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    (Original post by *Interrobang*)
    Even summarising ideas in a book on one subject would be difficult. Instead, focus on the aspects of the book (which might be a chapter/an idea etc) that have interested you. You might get ideas about one whole book, but it's probably quite difficult to do that for a lot (you're not necessarily going to find a whole book interesting/relevant)
    Thanks! So something like:
    X, by Y
    Idea 1:
    What was said?
    Brief critical analysis (opposing views).
    My opinion.
    Idea 2:
    ... (for a couple of ideas)
    Relation to subject

    for each book

    Maybe half a page per book? Just some ideas that interest me, rather than the whole book.

    Does that sound good?

    Thanks again for all the help!
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    If you own the books you're reading, then write notes in them in pencil as you go. I never read anything academic without a pencil to hand.

    I don't mean summaries of what's being said (although you could underline important bits) but just your own thoughts: Do you disagree with one of the points being made? What assumptions are at work? Is something relevant to another book you read? Is there something currently in the news that illustrates the point? Does one of the ideas lead you to reconsider something else you thought was true?

    Then when you've finished the book (or chapter if it's a long or difficult book that's taking a long time to read) go back and have a look at what you've written, think some more about it, and if anything comes to you, write something. But I think it's important to still enjoy reading, and not get too hung up on keeping a record of it.
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    (Original post by Estreth)
    If you own the books you're reading, then write notes in them in pencil as you go. I never read anything academic without a pencil to hand.

    I don't mean summaries of what's being said (although you could underline important bits) but just your own thoughts: Do you disagree with one of the points being made? What assumptions are at work? Is something relevant to another book you read? Is there something currently in the news that illustrates the point? Does one of the ideas lead you to reconsider something else you thought was true?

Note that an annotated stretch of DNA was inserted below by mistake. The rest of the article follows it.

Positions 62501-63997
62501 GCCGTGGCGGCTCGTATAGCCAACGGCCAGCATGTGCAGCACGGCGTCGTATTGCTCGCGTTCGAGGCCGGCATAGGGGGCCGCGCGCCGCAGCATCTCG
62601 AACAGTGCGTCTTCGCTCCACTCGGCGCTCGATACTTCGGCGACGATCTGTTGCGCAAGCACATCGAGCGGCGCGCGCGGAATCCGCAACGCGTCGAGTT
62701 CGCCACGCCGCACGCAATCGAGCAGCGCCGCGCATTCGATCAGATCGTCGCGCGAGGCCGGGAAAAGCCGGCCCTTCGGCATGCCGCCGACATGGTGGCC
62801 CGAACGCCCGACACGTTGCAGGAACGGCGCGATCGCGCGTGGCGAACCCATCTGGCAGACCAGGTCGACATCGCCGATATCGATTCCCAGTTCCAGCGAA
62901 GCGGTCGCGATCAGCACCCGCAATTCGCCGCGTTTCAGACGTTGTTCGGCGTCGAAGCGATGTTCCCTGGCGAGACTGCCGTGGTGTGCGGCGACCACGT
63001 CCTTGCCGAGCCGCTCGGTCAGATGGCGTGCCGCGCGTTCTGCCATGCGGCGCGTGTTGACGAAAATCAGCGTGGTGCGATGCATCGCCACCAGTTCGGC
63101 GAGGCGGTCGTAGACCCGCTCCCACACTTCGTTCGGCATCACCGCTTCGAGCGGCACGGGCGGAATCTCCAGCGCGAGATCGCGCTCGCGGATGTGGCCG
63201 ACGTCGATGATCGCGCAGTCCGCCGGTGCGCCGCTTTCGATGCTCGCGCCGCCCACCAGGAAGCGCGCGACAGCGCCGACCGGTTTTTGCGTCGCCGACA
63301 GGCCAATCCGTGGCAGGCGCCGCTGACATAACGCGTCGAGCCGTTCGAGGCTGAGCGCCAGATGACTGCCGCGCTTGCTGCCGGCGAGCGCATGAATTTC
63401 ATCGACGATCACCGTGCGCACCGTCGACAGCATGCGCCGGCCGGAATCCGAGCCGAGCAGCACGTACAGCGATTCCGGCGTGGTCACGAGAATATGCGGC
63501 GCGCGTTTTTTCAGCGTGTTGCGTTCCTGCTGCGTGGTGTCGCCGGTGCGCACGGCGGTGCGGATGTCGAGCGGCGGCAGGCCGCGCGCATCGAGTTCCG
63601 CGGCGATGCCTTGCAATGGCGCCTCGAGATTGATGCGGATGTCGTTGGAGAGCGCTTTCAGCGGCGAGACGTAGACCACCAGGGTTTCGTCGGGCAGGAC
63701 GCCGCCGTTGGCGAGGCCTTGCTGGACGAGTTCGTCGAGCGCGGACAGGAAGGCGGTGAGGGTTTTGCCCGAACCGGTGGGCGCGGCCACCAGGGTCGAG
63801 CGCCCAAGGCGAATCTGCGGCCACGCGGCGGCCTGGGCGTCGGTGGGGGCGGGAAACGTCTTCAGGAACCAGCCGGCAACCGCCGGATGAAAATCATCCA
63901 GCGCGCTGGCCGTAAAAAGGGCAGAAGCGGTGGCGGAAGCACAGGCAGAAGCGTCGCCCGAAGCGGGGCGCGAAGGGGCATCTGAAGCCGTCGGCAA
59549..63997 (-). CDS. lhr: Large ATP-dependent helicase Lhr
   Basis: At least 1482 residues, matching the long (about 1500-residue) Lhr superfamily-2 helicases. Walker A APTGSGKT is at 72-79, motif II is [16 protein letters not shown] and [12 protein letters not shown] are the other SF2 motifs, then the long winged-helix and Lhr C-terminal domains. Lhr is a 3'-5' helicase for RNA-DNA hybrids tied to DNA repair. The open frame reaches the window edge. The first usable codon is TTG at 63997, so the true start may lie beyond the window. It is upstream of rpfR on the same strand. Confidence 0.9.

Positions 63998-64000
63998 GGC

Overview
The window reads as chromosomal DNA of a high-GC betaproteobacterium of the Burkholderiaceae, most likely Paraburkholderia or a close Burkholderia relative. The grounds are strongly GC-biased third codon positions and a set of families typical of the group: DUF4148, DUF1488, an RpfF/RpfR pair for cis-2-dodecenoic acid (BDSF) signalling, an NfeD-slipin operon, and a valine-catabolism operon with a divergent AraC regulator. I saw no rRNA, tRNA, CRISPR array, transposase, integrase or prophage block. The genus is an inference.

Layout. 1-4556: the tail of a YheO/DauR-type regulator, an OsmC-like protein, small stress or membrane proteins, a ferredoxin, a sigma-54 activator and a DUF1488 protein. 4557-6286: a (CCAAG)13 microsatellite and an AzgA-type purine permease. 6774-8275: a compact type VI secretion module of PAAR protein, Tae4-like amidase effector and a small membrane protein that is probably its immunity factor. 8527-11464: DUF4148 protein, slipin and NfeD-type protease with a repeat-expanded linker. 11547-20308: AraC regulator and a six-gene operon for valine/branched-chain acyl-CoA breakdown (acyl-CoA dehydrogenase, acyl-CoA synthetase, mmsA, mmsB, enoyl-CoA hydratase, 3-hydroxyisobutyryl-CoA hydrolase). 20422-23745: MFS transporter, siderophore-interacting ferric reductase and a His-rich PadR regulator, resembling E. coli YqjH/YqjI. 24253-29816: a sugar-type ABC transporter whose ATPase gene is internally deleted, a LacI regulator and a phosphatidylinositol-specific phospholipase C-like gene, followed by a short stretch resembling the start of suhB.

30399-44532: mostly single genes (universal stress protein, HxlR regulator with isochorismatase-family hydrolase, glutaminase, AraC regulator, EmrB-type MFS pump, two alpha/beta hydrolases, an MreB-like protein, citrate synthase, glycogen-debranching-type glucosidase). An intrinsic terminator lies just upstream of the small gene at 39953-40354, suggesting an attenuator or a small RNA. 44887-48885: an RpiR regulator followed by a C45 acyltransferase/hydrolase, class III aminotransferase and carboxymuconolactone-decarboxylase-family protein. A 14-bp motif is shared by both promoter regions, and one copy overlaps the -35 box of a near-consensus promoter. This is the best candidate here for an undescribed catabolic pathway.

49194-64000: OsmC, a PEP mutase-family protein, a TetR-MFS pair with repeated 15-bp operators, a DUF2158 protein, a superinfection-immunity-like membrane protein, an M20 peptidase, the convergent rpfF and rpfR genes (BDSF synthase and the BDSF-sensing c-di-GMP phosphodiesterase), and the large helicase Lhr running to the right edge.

Then when you've finished the book (or chapter if it's a long or difficult book that's taking a long time to read) go back and have a look at what you've written, think some more about it, and if anything comes to you, write something. But I think it's important to still enjoy reading, and not get too hung up on keeping a record of it.
    OK :-) I'm still going to enjoy reading - a lot :-D - I just wanted to figure out the best method for doing it effectively!

    Thanks again!
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    (Original post by petrus123)
    Thanks! So something like:
    X, by Y
    Idea 1:
    What was said?
    Brief critical analysis (opposing views).
    My opinion.
    Idea 2:
    ... (for a couple of ideas)
    Relation to subject

    for each book

    Maybe half a page per book? Just some ideas that interest me, rather than the whole book.

    Does that sound good?

    Thanks again for all the help!
    That could work, altho it seems like it's quite a lot of detail! One thing I would add is the page number for the particular ideas/whatever
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    (Original post by *Interrobang*)
    That could work, altho it seems like it's quite a lot of detail! One thing I would add is the page number for the particular ideas/whatever
    Great idea about page numbers! It's just the sort of thing I would forget to do...